What happens in mathematics disorder, exactly?

What is it?

Mathematics disorder, or dyscalculia, is an innate difficulty in learning or comprehending mathematics. This can be presented as having difficulties in understanding numbers, learning how to do things with them, and learning mathematical facts.

Mathematics disorder occurs in the whole IQ range, i.e. it is possible to have severe difficulties with mathematics but still be very intelligent. 3-6% of the population are thought to be affected, and a quarter of those have ADHD.

What causes it?

A higher risk of mathematics syndrome is associated with Turner syndrome, Foetal alcoholic syndrome, and being born with a low birth weight. These are all associated with less nerve cells or less brain activity in the areas that process mathematics.

What happens during it?

It is thought that people understand numbers through placing them on a mental number line. That way we can approximate how big numbers are and how big the distances between certain numbers are. It is possible that mathematics syndrome occurs because, for some reason, the people’s brains have a hard time using this mental number line that we others take for granted. Some researches think that mathematics syndrome might be caused by as big as a 5-year delay in magnitude representation skills, although it is yet to be seen whether the problems are actually caused by a developmental delay or an intrinsic injury.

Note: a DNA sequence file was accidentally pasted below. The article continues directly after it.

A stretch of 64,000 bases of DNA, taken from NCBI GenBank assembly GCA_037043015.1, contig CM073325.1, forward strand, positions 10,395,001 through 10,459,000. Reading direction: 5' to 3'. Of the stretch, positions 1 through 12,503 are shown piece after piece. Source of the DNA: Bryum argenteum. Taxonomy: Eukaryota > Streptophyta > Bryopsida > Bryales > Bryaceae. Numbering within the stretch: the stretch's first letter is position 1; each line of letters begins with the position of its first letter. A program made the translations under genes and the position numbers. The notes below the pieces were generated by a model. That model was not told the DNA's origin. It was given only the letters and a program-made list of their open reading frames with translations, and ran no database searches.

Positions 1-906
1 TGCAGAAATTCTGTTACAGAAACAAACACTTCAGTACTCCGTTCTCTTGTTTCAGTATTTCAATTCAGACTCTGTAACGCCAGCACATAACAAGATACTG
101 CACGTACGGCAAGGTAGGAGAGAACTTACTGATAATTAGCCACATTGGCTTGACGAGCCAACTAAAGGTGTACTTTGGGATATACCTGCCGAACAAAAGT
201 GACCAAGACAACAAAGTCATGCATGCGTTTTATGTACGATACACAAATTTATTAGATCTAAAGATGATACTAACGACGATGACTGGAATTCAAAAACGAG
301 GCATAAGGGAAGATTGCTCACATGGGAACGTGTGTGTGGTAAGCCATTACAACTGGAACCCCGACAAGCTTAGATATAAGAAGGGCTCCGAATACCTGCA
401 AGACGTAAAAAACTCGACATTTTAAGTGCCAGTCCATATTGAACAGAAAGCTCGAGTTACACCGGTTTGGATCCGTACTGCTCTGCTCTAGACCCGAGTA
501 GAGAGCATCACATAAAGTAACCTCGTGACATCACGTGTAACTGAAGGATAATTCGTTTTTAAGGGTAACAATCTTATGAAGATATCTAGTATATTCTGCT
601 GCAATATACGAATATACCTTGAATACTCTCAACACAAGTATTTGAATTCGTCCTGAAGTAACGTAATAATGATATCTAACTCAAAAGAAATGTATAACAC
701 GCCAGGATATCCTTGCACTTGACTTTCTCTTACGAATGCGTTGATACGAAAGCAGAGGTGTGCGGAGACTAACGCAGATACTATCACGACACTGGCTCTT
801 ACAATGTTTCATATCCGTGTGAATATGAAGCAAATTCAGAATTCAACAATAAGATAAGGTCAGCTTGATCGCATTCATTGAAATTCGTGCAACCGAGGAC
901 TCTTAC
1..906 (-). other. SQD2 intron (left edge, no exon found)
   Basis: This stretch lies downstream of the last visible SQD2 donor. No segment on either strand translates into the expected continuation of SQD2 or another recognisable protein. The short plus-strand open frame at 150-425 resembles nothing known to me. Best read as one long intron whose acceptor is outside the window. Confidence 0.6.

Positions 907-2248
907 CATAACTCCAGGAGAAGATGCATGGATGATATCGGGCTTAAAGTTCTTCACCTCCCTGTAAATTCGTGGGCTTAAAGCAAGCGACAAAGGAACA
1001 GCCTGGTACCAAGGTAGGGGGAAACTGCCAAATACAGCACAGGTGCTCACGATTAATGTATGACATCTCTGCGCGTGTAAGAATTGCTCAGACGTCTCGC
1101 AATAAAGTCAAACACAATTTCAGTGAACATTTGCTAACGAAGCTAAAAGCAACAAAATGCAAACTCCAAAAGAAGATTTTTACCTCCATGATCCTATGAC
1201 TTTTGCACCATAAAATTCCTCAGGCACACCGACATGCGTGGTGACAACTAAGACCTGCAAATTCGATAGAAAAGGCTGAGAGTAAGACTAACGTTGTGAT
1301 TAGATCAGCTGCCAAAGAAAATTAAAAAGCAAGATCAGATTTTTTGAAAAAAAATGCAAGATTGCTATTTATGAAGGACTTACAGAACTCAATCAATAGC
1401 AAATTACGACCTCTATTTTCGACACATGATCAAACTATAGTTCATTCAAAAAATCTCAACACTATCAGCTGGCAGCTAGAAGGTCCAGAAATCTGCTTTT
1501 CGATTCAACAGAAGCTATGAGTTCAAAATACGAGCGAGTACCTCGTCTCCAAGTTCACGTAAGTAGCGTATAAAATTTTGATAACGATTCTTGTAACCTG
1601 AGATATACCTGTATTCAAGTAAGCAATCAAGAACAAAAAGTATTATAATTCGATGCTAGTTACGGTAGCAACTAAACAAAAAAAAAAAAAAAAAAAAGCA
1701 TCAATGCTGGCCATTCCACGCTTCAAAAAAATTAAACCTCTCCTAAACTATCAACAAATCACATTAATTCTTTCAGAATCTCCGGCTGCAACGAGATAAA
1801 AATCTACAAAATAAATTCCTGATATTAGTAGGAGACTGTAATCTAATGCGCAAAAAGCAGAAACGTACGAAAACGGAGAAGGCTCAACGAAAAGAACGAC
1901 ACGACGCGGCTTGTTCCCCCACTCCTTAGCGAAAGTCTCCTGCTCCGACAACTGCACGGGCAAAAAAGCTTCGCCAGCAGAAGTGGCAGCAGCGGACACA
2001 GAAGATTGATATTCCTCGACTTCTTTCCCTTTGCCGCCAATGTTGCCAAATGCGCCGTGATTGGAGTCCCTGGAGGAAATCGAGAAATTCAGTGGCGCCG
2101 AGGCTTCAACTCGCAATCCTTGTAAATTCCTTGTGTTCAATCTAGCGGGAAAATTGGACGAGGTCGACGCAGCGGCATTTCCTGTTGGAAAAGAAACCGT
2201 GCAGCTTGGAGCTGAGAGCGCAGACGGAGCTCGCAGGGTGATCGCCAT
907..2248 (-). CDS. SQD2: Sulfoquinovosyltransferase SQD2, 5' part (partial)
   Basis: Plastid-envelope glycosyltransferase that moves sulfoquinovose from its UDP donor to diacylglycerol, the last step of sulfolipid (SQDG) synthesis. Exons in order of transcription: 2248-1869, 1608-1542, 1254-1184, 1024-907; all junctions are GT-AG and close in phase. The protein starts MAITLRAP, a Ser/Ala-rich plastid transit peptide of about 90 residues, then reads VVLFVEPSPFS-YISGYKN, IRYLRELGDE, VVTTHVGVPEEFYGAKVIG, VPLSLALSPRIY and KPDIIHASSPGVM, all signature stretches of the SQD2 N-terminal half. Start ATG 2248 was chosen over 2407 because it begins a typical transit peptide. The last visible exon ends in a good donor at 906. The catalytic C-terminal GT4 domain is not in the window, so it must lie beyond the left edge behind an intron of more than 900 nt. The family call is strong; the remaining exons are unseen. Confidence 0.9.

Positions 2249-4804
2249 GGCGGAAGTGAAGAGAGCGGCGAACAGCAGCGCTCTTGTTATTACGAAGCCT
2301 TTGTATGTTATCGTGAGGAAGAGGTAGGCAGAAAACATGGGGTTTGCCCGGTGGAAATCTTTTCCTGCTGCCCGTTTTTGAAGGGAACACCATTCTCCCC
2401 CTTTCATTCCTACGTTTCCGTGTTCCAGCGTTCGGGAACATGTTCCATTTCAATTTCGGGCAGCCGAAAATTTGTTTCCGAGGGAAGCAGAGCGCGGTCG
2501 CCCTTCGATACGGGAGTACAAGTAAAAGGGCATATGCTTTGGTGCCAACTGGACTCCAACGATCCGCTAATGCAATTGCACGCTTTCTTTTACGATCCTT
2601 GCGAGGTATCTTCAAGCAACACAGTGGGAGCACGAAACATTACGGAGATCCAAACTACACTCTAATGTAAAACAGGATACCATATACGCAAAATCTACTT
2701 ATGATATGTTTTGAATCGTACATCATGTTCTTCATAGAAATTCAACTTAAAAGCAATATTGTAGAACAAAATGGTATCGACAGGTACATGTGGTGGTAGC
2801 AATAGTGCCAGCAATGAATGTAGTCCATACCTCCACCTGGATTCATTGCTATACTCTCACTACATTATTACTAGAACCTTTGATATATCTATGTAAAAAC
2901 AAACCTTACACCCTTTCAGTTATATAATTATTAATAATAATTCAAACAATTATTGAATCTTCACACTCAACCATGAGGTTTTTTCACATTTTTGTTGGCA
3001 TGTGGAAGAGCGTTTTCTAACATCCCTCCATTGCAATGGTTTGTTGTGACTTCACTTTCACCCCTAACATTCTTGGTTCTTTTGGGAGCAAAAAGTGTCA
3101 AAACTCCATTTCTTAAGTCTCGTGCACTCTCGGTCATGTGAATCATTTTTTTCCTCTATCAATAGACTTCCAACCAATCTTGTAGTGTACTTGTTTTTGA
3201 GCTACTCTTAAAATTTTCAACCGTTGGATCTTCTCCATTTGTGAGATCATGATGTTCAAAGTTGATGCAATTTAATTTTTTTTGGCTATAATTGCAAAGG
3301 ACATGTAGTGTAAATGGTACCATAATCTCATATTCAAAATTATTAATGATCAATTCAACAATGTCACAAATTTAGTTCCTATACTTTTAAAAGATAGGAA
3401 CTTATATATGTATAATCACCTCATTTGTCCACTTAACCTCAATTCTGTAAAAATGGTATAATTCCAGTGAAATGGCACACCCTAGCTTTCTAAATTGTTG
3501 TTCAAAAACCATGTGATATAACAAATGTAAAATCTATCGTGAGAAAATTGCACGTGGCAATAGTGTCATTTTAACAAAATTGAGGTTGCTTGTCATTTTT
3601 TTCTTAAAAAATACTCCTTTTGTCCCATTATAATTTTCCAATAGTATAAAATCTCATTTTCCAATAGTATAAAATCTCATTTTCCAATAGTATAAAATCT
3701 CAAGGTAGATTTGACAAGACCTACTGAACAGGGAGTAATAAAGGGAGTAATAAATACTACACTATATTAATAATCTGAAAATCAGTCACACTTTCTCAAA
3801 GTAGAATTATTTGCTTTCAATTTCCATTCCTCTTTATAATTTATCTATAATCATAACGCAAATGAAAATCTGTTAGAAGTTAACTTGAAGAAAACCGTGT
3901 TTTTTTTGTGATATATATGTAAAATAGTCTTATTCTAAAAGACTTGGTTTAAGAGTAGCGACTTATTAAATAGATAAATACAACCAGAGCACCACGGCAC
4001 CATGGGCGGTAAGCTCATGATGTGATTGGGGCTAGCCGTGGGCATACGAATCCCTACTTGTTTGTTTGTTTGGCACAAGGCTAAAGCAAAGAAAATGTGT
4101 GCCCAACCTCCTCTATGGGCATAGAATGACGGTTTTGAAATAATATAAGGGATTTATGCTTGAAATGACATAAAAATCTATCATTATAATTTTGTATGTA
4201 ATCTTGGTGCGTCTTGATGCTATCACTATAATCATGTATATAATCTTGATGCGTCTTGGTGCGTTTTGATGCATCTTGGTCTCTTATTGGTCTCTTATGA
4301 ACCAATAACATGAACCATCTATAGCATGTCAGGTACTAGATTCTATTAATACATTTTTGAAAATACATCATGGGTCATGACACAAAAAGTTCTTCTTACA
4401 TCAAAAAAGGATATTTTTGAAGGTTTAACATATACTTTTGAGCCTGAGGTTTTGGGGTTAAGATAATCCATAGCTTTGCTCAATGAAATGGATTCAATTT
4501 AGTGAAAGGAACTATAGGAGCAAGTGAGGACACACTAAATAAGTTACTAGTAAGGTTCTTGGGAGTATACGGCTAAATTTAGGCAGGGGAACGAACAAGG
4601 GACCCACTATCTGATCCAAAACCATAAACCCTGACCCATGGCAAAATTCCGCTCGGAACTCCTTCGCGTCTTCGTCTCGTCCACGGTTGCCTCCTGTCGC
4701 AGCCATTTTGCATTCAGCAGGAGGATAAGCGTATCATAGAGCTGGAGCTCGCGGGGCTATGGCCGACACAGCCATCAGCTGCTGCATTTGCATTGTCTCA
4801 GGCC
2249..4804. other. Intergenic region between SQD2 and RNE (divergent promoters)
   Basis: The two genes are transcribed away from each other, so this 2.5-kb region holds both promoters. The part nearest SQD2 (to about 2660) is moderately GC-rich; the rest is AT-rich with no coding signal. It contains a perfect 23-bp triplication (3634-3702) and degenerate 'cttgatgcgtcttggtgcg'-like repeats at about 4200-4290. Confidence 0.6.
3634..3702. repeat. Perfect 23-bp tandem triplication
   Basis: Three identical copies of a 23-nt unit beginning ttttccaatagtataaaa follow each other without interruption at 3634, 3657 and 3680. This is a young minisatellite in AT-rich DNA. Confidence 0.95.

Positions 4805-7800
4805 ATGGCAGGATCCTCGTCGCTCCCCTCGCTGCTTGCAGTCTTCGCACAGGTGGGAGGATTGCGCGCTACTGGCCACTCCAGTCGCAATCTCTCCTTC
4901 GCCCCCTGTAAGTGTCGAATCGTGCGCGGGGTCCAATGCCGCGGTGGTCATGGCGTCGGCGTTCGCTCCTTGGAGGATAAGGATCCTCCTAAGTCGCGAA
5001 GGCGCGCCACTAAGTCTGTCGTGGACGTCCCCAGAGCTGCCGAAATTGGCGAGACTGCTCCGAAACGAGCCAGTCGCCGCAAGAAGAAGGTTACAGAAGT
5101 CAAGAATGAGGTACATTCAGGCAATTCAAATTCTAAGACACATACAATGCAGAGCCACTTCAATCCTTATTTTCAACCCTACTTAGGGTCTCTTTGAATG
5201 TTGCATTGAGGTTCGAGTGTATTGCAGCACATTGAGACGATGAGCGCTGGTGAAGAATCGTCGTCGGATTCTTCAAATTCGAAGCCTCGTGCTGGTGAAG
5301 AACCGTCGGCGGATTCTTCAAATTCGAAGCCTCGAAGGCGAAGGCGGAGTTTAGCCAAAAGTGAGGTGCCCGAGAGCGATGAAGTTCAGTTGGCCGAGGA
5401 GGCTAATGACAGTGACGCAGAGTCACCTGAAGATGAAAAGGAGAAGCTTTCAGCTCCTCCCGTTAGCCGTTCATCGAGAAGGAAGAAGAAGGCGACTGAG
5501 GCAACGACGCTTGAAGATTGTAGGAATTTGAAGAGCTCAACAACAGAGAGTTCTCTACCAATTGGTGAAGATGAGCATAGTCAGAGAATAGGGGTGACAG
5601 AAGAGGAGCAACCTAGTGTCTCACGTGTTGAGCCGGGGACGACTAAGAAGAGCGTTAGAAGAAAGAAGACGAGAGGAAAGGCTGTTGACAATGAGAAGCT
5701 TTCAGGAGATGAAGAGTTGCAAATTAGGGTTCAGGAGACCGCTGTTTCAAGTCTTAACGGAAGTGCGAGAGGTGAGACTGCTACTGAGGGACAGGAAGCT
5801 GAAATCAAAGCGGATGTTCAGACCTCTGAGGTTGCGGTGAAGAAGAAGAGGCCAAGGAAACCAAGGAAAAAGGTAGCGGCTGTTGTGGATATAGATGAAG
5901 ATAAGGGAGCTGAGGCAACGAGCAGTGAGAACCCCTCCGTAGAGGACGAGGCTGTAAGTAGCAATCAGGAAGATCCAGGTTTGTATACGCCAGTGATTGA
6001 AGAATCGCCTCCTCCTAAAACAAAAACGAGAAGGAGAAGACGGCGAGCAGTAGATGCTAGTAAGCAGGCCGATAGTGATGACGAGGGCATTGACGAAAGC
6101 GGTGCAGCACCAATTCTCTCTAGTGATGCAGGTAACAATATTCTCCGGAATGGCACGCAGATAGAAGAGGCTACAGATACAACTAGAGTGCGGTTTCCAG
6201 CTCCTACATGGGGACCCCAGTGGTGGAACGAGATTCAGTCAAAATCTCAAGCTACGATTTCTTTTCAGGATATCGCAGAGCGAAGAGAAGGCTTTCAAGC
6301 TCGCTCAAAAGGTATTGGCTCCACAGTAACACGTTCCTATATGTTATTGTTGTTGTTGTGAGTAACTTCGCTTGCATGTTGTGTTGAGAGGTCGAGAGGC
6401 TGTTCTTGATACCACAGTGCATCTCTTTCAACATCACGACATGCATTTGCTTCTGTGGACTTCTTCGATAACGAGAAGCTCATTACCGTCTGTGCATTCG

It is also proposed that mathematics syndrome occurs because the affected are not able to transfer the meaning of the approximate numbers on the previously discussed mental number line into the symbolic representations (1,2,3…) that we use. People with mathematics syndrome have, in fact, been found to be quite good at comparing different non-symbolic magnitudes with each other, while struggling to do the same when the magnitudes are represented as symbolic numbers. Evidence for this is not consistent across all studies, though.

How can it be treated?

Doing numerical exercises either with a teacher or on a computer is probably useful in helping the affected get a “feel” of numerical magnitudes. Other than that, there is usually not much more that can be done. Even though mathematics syndrome can be a restriction and an annoyance, the person with it is often perfectly capable of living a normal and successful life. When school is over there is so much more freedom in choosing what kind of things one wants to do, and there are plenty of pathways that don’t require a mastering of mathematics.